Hilton was one of the Labour MPs who backed a rebel backbench amendment that the case for war with Iraq was “unproven”.
So while he loved his first four years in Parliament, his enthusiasm waned considerably after he was re-elected, again after a recount, in 2001.
By 2005 he had decided it was time to move on and quit before the general election to return to children’s services.
He became CEO of Shaftesbury Young People which works for children both in care and in need and later chief executive of the British Association of Social Workers.
In the meantime he had returned to his native North East, he and wife Susan buying a house in Warkworth which boasts a spectacular view of Warkworth Castle.
“I found I was able to commute to London from Alnmouth which is on the East Coast mainline.”
He also found time to fight for the Lynemouth and Ellington seat in the 2008 Northumberland County Council elections.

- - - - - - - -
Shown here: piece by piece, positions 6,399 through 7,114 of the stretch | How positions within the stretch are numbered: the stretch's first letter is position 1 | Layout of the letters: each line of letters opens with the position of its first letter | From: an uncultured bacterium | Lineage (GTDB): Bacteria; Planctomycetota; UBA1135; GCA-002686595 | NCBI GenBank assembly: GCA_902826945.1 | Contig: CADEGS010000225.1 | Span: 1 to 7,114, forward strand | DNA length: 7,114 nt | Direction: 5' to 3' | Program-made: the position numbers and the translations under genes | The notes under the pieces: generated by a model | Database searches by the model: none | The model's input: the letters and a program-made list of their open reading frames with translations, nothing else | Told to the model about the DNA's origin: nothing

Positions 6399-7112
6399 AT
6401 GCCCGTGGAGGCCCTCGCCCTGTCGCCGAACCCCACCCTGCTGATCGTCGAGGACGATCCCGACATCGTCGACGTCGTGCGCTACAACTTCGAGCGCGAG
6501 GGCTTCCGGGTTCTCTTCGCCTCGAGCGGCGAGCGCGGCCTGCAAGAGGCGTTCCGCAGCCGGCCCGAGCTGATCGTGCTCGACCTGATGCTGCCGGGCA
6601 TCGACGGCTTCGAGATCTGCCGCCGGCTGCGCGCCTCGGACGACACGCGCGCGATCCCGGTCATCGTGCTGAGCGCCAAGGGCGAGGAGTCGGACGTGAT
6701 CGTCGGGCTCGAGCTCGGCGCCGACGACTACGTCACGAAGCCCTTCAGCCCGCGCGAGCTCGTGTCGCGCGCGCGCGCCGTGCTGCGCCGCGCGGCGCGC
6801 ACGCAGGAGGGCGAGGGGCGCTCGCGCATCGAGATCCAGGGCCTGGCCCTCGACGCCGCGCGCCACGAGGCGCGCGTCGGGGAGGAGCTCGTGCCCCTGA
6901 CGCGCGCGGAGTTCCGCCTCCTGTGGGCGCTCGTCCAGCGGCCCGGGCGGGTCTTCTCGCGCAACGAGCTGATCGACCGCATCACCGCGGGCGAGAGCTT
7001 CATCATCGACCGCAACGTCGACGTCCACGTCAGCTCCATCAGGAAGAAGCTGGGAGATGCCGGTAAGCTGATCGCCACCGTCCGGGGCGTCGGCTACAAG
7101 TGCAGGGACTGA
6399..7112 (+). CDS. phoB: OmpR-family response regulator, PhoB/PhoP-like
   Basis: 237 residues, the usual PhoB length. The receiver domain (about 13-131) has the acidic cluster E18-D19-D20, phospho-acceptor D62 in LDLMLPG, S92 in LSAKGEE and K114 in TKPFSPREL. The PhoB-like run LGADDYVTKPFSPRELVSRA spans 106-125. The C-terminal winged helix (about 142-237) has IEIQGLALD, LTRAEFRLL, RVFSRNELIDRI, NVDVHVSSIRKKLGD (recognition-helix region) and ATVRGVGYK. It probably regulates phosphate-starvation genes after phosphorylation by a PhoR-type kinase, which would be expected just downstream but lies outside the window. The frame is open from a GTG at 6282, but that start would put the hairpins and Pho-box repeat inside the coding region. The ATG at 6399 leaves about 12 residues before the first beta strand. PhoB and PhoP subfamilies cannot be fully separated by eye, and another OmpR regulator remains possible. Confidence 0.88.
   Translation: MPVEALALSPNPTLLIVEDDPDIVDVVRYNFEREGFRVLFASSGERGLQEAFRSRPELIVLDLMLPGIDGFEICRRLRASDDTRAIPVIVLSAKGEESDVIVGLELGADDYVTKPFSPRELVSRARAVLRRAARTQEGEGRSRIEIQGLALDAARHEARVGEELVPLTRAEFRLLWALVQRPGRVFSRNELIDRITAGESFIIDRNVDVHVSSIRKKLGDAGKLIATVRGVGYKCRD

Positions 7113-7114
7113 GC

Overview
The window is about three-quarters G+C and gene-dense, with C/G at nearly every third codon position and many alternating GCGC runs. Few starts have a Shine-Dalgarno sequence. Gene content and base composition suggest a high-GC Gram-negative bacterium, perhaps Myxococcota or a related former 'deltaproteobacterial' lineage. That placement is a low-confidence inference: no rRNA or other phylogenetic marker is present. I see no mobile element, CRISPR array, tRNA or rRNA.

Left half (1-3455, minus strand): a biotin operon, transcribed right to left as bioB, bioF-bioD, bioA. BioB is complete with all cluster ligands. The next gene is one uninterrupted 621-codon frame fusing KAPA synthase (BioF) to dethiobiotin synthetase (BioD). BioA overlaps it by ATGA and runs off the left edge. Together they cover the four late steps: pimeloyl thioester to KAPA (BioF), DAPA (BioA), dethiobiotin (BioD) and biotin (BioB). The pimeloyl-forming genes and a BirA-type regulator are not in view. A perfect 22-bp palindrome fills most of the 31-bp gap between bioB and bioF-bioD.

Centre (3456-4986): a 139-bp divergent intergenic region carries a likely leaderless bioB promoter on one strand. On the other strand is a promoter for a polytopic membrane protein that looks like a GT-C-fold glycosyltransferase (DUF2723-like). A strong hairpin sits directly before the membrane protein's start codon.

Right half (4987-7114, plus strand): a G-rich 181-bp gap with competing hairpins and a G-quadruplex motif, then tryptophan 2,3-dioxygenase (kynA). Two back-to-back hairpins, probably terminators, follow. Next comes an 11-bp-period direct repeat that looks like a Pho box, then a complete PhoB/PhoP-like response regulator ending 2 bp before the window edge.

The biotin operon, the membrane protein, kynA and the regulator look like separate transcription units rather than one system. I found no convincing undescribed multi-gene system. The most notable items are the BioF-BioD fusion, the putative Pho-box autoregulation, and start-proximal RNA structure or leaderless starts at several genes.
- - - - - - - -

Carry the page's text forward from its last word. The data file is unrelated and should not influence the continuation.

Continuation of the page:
“It was the only safe Labour seat I have ever fought – and I got whupped,” said Hilton ruefully.
“I had the arrogance to think I could do it all in a month thinking I could repeat what I did in Ryelands over a much shorter period of time.
“It proved a very important political lesson.”
Source – Newcastle Journal, 31 Jan 2015
Parts of the North East’s cultural heritage could be put at risk as the Government seeks to end its responsibility for historic sites.
Ministers are part-way through plans to reform English Heritage and create a charitable arm responsible for the National Heritage Collection.
The Government hopes that an £80m cash injection will mean the quango no longer needs taxpayer support.
But concerns have now emerged that the moves will see properties put at risk as the reformed English Heritage struggles to pay for all its assets.